2020 JAPAN SWIM
- Thursday, December 3rd – Sunday, December 6th
- Prelims: Staggered start; Finals: Estimated 5 pm local (3 am EST)
- Tokyo Aquatics Centre
- LCM (50m)
- Entries (in Japanese)
- Live Stream
- SwimSwam Preview #1
- SwimSwam Preview #2
Day 1 of the 2020 Japan Swim saw some solid swims, but nothing spectacular, reflecting the fact that this is a non-qualification event for the nation’s best swimmers.
Many contestants, such as Kosuke Hagino, Shoma Sato and Yui Ohashi, are coming off of International Swimming League season 2, with their team of the Tokyo Frog Kings making it to the final 8 before being eliminated. As such, we’re seeing non-tapered swimming from the aquatic athletes, producing results as follows for day 1.
Hagino indeed was in the water, topping the men’s 400m IM in a time of 4:13.32. That’s a very respectable effort from the man who took over 5 months off last year to tend to mind and body, with little long course racing under his belt so far in 2020.
The new dad did not compete at the 2019 Japan Swim but hit a time of 4:10.69 to take the national title two years ago. At the Japanese Short Course Championships in October prior to the ISL season, Hagino produced a time of 4:02.75 to snag his best time in two years. He finished the ISL season as the 2nd fastest 400m IMer with a time of 4:01.41.
Katsumi Nakamura produced a time of 48.80 to top the men’s 100m free podium for the 6th consecutive Japan Swim. The Olympian edged out World Championships 200m free silver medalist Katsuo Matsumoto, who hit a mark of 48.94 for silver. Kaiya Seki rounded out the top 3 in 48.98.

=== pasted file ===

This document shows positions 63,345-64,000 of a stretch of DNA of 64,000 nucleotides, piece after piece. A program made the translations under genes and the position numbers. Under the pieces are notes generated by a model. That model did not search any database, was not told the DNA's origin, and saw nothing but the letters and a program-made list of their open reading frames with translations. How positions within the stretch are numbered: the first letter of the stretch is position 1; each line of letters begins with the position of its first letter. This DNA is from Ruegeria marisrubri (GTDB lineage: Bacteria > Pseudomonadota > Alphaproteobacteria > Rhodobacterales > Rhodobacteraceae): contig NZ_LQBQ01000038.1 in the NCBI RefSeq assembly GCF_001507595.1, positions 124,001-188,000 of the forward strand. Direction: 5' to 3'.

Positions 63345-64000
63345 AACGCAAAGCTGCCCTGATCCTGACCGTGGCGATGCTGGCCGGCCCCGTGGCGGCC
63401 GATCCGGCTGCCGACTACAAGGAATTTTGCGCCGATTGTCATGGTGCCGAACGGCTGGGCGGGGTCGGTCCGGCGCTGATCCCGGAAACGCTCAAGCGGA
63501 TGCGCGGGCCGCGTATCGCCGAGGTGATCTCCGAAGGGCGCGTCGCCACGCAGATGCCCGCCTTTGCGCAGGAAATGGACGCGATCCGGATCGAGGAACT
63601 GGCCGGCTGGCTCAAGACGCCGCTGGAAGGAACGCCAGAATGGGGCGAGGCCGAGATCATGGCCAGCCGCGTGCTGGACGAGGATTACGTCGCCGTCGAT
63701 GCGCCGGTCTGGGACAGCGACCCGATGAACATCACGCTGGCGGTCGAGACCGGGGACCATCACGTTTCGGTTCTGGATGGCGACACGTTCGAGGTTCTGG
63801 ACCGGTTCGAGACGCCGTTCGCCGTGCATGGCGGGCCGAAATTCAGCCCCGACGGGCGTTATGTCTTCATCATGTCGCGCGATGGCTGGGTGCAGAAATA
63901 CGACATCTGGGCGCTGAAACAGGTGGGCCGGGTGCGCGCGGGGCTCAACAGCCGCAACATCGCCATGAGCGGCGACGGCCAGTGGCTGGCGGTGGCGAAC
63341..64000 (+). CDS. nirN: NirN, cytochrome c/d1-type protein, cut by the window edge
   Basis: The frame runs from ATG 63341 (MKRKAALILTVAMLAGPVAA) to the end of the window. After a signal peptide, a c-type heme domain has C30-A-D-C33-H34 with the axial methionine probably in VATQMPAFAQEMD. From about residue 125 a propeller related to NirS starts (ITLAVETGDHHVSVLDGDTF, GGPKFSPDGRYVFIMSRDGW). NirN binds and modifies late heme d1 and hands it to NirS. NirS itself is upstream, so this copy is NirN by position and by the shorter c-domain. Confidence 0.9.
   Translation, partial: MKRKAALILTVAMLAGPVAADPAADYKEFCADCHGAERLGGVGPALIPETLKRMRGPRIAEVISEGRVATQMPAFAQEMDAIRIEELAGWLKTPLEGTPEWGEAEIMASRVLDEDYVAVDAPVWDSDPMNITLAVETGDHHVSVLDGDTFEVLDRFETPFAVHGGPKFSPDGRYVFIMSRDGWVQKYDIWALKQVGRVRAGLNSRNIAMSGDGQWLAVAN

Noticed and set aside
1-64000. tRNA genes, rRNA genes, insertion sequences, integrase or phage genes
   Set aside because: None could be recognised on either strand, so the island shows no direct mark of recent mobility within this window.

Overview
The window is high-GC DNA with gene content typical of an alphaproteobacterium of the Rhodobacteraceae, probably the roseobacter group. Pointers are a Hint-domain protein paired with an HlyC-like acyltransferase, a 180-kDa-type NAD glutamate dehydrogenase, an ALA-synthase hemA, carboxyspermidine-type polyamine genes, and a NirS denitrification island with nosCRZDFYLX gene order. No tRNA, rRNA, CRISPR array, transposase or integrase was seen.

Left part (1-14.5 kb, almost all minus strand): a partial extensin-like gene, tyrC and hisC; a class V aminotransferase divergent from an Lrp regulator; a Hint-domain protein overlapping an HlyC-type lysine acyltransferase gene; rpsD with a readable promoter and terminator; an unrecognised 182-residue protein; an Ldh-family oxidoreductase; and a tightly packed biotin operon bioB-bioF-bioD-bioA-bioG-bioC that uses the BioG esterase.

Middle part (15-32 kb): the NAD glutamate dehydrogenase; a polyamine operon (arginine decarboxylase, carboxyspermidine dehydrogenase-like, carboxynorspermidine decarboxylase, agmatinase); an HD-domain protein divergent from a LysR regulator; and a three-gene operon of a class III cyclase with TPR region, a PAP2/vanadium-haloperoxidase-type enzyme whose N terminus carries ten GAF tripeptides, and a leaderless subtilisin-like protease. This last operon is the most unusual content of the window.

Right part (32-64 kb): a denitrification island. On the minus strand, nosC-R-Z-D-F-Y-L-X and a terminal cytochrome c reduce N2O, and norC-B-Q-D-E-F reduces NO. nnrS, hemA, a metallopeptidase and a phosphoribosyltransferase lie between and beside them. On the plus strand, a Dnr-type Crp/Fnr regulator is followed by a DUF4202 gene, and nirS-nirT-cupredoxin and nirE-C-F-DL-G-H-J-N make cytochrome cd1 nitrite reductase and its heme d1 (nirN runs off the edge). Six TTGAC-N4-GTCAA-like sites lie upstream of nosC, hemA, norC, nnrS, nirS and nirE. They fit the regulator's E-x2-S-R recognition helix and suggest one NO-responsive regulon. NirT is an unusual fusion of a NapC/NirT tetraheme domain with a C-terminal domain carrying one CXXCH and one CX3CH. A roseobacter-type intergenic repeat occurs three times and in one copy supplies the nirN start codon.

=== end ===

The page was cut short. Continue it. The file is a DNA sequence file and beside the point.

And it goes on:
For Nakamura, he owns the national record with the 47.87 he notched at the 2018 Kosuke Kitajima Cup, while Matsumoto is Japan’s 4th fastest performer ever with a PB of 48.52 from last year. Seki’s result here is just a hair off his PB of 48.95 posted in January.
Of note, the 16-year-old freestyle phenom of Konosuke Yanagimoto didn’t make the final, but still put up a time of 50.34 in the morning heats. He owns a lifetime best of 49.41 from this past September.
In the women’s 400m free, which was one of my top 5 races to watch, my top 2 contenders of Waka Kobori and Miyu Namba were upstaged by Kinuko Mochiduki. 21-year-old Mochiduki rushed in with a time of 4:08.43, the only sub-4:10 mark of the trio, hitting a new personal best in the meantime.
Entering this Japan Swim, Mochiduki’s lifetime best rested at the 4:08.81 posted at the Japan Student Swimming Championships this past October. However, she now checks-in as the nation’s 6th fastest performer ever, overtaking Kobori and her PB of 4:08.59.
Tonight, Kobori clocked a time of 4:10.21 to settle for silver, while Namba was right behind in 4:10.22 for bronze.
The men’s 100m breast saw a trio of men dip under the minute mark, led by 19-year-old Shoma Sato. Sato stopped the clock in a time of 59.69, his 2nd best ever. Sato’s PB rests at the 59.55 from just this past October, a time which made him Japan’s 3rd fastest performer all-time.
Takera Tatsuya hit a mark of 59.74 for silver, while Yuya Hinomoto clocked 59.87 as tonight’s 3rd place finisher.
Additional winners on day 1 included Kanako Watanabe getting it done in the women’s 100m breast in a time of 1:06.78, while Shogo Takeda took the men’s 1500m free, beating the field by over 9 seconds to produce a time of 15:07.44.